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The Virginia enterprise. [volume] (Virginia, St. Louis County, Minn.) 1893-19??, June 28, 1912, Image 6

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Persistent link: https://chroniclingamerica.loc.gov/lccn/sn90059180/1912-06-28/ed-1/seq-6/

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Coleralne Line
V&Jr .*
price of the TUNGSTEN LAMP has
been unsteady for some month back and
we have made several reductions* We
believe that on this account many cus­
tomers are still waiting for further drops
before equipping their homes thrudut
with the Wire Drawn Tungsten Lamp
25 Watt 20 Candlepower $ .45
250 200
32 .50
60 48 .70
80 1.00
120 1.45
Electric Fans
8in.v 12in. and 16in.
The fan yearly is becoming more and more in
dispensible in the home and place of business. It
is the only relief from hot -weather, and keeps a
fresh, healthy atmosphere all the time. The run­
ning expense is very, very small. .You will scarce­
ly notice it.
Any of these devices will be delivered
to our customers by calling phone No. 1
J. Mesberg
Up to Date
Dealer in the Furniture and Hardware Lice
for the Home and Business House.
Get My Prices Before Purchasing Elsewhere.
J. Mesberg
tDaily Except Sunday
•Daily tSanday Only
Duluth ....
*6:56. t9:40a.m.
t5:52 p. m. 19:30 a. m.
tl2:10 p. m. tSKfi m.
Sparta and Biwabtk.. 19:40 a. m. tl'JSnm.
*6:55a. m. tl2:S0 p.m.
112:10 p. m.
19:20 a. m., 19:40 a. m.
t315t5K)615:58 p.m.
Close connections at Duluth withtrainefor St Paul,Minneapolis
Chicago, all eastern points.
Engli»lv-8peaking Jews.
"It has been calculated," says the
Hebrew Standard, "that against 60,000
English-speaking Jews toward the end
of the eighteenth century, there are
now 3,000,000. That is to say, one
quarter of the entire Jewry throughout
the world to-day are using English as
their medium of communication. Oo
Jns on at that rate, we may say that
at the end of the present century Eng­
lish will be spoken by 6,000,000 Jews.
That will then put a new face to. the
Yiddish. It will be a Yiddish-English
Instead of a Ylddish-Deutsch, and a
Tch»rnowiteh congress at the open­
ing of the twenty-first centory wil!
stamp the English jargon as the a#
tional language of the Jews."
*615 a. m. *6:65 a. m.
112:30 pi m. tl2:10 ix. m.
t9:40 a.m., 12:30,3:15p.m.
t5:52 p. m. t9:20 a. m.
*5:06 p. m.
tl0^7, tl0:5tem. t6 50pm.
*7:12 p. m. *9:30 p. m.
*8:*. flO
:37 am. tl^Spm.
Tjwa m. tl:2t pw m.
tlO^Ba. m.
2®. tlO
:37am. Ildlpm.
gift 17:17 pm. il(k58am.
m. 77:12 ix m.
WjW a. m. 110:58 a. m.
16^0pi m.|7:12p.m.
+1:22 p. m. t6-J0 n. m.
Healed Bird's Broken Leg.
fn the case of a crane fine result*
claimed for broken leg. Its else
iir limb is no thicker' than a lead
ptJcil. Instead ef destroying the poor
bird, an English expert decided to try
to save leg and life. Linen bandages
flipped In gum were pot on. These
aet satisfactorily and weighed little off
nothing. After this the ictelligent
bird kept to Itself and needed ae
further attention for a -few weeks.
When the bandage was cut .iway the
leg. worked as well as evur.aUghftly
deformed. Some naturalists say. thtf
birds brestihg their legs set thus
themselves. oslag a sticky mud aat
|Hfi n*
it K. HAmtArOMft. HJilTOM.
Friday, uoe 2H, 1912.
tCntereu ai the ftwt-Office av Virginia* Minn,
Moond ol«M mall otttet.
rerois. $2Per Year, in Advauct
run over.
"We w»re elected to do cer
tain tillage, and we are going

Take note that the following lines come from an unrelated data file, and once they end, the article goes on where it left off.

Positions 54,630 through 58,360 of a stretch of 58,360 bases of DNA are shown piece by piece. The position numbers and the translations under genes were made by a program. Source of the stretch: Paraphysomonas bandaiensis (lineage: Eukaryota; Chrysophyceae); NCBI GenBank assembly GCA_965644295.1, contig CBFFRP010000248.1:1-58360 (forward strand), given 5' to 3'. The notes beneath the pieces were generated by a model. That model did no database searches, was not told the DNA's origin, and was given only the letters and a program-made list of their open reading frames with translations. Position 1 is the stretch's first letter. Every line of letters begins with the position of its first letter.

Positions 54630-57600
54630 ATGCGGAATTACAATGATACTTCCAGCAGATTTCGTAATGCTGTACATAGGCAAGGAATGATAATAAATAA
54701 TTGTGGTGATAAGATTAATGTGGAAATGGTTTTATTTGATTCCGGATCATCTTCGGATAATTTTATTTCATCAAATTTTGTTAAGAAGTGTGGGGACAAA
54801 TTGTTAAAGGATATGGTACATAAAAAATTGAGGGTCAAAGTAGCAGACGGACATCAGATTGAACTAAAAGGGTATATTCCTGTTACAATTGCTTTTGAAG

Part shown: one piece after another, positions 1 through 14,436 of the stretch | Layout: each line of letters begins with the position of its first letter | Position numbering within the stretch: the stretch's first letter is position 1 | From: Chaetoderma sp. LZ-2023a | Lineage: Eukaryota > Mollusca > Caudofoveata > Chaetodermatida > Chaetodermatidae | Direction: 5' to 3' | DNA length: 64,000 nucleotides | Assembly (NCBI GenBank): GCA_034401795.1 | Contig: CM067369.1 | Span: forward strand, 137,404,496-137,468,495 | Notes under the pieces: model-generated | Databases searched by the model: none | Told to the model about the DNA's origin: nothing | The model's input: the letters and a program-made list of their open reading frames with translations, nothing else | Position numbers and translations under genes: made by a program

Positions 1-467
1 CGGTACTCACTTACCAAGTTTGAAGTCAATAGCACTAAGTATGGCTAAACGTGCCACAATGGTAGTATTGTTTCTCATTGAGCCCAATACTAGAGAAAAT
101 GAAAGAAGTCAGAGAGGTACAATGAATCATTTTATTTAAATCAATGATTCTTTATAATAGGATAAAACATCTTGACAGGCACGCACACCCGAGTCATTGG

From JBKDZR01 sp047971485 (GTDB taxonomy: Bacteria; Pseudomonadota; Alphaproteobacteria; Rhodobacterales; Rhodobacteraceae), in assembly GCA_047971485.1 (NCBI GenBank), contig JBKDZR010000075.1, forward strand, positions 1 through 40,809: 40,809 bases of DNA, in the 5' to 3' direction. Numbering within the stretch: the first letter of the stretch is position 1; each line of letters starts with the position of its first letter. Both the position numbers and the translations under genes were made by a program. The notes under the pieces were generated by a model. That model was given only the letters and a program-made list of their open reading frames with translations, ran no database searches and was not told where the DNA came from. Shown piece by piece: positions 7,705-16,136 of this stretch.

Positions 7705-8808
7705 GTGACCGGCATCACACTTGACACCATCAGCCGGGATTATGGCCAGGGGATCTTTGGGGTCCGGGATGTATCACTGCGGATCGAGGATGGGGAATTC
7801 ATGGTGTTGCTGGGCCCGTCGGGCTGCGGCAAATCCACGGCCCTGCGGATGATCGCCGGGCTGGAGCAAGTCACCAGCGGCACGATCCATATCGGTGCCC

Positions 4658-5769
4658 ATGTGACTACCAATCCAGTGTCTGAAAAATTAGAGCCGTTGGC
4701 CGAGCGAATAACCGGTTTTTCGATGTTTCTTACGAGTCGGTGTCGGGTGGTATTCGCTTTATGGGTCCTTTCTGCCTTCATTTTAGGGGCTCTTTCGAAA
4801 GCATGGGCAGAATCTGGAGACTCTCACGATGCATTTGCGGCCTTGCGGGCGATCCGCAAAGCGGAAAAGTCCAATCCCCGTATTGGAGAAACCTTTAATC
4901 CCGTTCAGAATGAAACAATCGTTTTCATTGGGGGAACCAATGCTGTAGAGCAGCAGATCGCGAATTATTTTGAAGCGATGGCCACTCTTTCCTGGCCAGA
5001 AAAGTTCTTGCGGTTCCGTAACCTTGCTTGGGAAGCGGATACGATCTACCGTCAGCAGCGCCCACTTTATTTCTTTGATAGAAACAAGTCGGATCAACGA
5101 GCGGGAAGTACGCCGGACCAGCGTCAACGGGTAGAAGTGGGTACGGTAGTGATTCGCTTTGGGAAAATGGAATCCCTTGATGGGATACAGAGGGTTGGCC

to do thetn and anyone who
.gets in the way t« iiauie to net
RIGHT now is the time to buy
your coal supply for the coming win-,
ter, and M. F. Marion will tell you
the proper place to buy.
IT is evident that 6 steam roller
works just about the same way In
Chicago as it does in Virginia—only
more successfully.
THE world admires a good loser.
But any admiration for Theodore
Roosevelt is not derived from this
general tendency on the part of man­
kind—not by any means.
THAT Democratic convention was
not so warm a number as was the
Republican convention of a week ago,
but had some numbers on the pro­
gram which might have been omitted
for the good of the party.
P. H. McQARRY, who needs no
introduction to old-time Virginians,
will be a candidate for re-election to
the legislature from the fifty-second
district. Must be money in politics
or Pat wouldn't want it.
THE lure of nature is strong just
now, and many people spend every
available hour in the woods or at
some lake resort. The editor and
the politician are the only ones who
cannot find time for this summer
SAM GORDON claims the nomina­
tion of Taft was accomplished by
fraudulent means and that the reac­
tionaries who forced his nomination
will all go down in a heap. Further­
more, Sam says that in case of his
own nomination for governor of this
great state, he will not feel in duty
bound to support the' Republican
given out that Bert N.
Wheeler may again be in the race
for legislative honors on the prohi­
bition ticket this fall, and that A.
Baussfield, president of the Duluth
Prohibitionist club, may shy his hat
into the ring for the office of county
sheriff. Mr. Wheeler made a good
run for the senate two years ago, but
the placing of a prohibition candit
date on the county ticket will be a
new Innovation.
THE opinion of the city attorney
on the petition for an eight hour
work day on city work favored the
petitioners, citing where the state
and national government made eight
hours a work day for all laborers
and artisans, and stating that he
found nothing in law or in the city
charter against such concession to
labor. The question is thus left in
the hands of the city council for such
action as they may deem fit to be­
stow upon the petition.
says that "reapportionment, which
Governor Eberhart demanded in his
call for an extra session, and which
the Democratic papers of northern
Minnesota were so insistent about
was killed in the house through an
agreement entered into by southern
Minnesota representatives and the
northern members who were favora­
ble to Gordon's candidacy." If this
be true, Gordon is entitled to lose
caste in northern Minnesota.
TAFT on the first ballot was the
result from the hour of the formal
organization of the body. It is now
up to the president and hls.adherents
to make the fight of iheir lives in
what to all appearances is a Demo­